Who will win the game of thrones? Right now, the money is on Daenerys.
Winter is here – and Westeros is spent.
When HBO’s “Game of Thrones” returns for season seven on Sunday, the threat of a zombie army and fire-breathing dragons pales compared to the economic crisis that the last six seasons of warfare have created across the Seven Kingdoms.
“A lot of the major characters are on the brink of financial disaster,” Matt McCaffrey, economic expert and assistant professor at the University of Manchester, told Moneyish. As the vast cast of nobles have battled and backstabbed each other to sit on the Iron Throne, the rest of the realm has suffered as the war effort took countless lives and resources. And now a years-long winter has begun, making food even more scarce.
“Nobody is really profiting off of the war at this point. The entire world is a gigantic mess,” said McCaffrey. “And this season we’re going to see it all come together – not just the characters and their plot lines, but their financial problems, as well.”
The fantasy series based on George R.R. Martin’s “A Song of Ice and Fire” books is really a game of coins, and McCaffrey has analyzed the political and economic engines driving the saga. Here, he breaks down which which families are still on somewhat secure financial footing – and which characters are about to go bust.
The Lannisters and King’s Landing: The Lannisters started the series as the most rich and powerful family, thanks to their gold mines and Cersei marrying the king of the realm. But the king’s reckless spending, and the war for the throne after his death, has left the Lannisters and the crown almost bankrupt and owing millions to the Iron Bank of Braavos. Plus, rumor has it that their gold mines have run dry.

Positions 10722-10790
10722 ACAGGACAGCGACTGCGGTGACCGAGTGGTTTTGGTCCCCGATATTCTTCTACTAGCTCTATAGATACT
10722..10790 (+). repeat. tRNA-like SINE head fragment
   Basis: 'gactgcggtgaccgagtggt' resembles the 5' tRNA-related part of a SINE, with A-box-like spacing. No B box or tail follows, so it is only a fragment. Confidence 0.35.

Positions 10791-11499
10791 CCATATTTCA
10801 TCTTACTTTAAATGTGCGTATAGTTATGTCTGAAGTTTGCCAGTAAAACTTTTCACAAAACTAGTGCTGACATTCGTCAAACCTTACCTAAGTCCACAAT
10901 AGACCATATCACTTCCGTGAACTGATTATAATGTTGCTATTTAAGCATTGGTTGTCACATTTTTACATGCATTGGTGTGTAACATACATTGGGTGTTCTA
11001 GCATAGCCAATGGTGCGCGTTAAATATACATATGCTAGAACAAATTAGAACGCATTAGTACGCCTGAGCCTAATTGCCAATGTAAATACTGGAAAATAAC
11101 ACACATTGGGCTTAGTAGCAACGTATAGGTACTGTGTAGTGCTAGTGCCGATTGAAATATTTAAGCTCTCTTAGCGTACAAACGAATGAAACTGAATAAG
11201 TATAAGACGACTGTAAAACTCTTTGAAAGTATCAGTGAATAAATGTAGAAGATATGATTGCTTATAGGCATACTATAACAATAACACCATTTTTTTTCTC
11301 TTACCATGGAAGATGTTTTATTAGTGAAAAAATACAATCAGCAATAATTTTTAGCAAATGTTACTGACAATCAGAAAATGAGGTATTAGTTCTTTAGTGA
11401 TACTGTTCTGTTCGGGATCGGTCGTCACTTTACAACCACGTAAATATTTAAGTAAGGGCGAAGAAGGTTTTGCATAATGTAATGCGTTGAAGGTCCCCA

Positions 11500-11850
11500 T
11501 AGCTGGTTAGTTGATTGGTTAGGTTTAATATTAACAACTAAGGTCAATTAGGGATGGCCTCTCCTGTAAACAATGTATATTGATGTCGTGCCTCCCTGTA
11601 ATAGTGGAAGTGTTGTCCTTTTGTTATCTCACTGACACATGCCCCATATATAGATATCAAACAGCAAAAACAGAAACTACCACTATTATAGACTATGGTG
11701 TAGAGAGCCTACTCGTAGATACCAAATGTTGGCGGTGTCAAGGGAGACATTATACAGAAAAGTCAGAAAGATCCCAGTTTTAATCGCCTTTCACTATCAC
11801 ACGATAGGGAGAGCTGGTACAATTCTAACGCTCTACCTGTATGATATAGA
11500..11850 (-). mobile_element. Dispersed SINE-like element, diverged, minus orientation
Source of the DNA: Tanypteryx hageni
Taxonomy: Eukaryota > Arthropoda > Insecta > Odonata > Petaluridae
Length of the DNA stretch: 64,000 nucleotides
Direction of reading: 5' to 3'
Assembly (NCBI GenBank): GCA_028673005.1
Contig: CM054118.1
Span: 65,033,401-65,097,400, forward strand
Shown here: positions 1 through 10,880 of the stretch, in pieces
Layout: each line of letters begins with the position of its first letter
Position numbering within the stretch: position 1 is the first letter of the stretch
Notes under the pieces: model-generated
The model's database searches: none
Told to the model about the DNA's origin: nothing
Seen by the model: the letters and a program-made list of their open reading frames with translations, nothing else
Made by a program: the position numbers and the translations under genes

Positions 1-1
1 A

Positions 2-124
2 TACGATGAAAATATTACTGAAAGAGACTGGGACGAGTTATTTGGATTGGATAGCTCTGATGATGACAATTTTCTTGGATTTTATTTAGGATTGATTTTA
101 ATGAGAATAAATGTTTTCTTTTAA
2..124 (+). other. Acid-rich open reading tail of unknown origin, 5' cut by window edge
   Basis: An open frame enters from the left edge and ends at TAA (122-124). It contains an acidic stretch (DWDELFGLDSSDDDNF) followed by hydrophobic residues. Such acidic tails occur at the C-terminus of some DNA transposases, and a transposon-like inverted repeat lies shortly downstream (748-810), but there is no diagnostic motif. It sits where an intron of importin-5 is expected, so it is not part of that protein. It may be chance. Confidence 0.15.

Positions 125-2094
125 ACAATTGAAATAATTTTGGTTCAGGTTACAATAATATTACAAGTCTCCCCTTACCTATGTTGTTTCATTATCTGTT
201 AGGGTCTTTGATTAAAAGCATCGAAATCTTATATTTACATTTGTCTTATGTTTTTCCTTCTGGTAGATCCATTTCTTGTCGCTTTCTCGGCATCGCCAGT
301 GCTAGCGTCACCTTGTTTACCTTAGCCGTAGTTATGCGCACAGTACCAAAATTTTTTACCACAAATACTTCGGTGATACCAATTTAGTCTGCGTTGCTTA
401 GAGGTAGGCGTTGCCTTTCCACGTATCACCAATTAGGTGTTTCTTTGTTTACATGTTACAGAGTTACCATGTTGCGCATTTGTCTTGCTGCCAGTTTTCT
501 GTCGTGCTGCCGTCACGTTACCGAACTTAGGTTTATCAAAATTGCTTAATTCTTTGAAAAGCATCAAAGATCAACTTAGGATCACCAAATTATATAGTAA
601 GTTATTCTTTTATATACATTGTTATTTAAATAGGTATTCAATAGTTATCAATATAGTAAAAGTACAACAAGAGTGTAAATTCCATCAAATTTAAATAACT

“As a House, and now as rulers of Westeros, the Lannisters were just too attracted to debt,” said McCaffrey. They’ve destroyed their credit history with the Bank of Braavos, and worse, Cersei literally burned a bridge with her rich Highgarden allies by obliterating its heirs Margaery and Loras Tyrell in last season’s finale. Cersei also soured relations with the country of Dorne, and now the Tyrells and Dorne are backing Daenerys Targaryen’s army against the Lannisters.
“It’s unlikely the Lannisters as a family are going to survive this, because Cersei has alienated everyone around her. And you can win or lose a war depending on your financial connections,” said McCaffrey. “As for King’s Landing, the only hope at this point is to find a new leader to end this war and push for some stability in the land. Wartime prosperity is a fake boom; you have to shift your economy from building and creating consumer goods that people actually use to make life a little better, to producing tools of war, which don’t benefit people. Go back to a system of relatively low taxes, relatively low borrowing, and let the people earn a living once more.”
The North: The northern families, led by the Starks, have been hit hard by war from the Lannisters and their allies, the Boltons, as well as from the reaving Iron Islanders. The good news is, Jon Snow has been named King of the North and united the houses. And the northerners were already bracing for the long winter ahead.
“They knew winter was coming, so they are the best prepared of all the Seven Kingdoms to stick out a long, really bad winter,” said McCaffrey. “Unfortunately, their infighting has probably taken a pretty big toll on their resources.”
And now they’ve got a refugee crisis ever since Jon brought the Wildlings over the Wall – not to mention the Night’s Watch, which has been marginalized by the other kingdoms. “Jon has a whole new population to support,” said McCaffrey. “That’s a lot of mouths to feed, with not a lot of resources to go around.”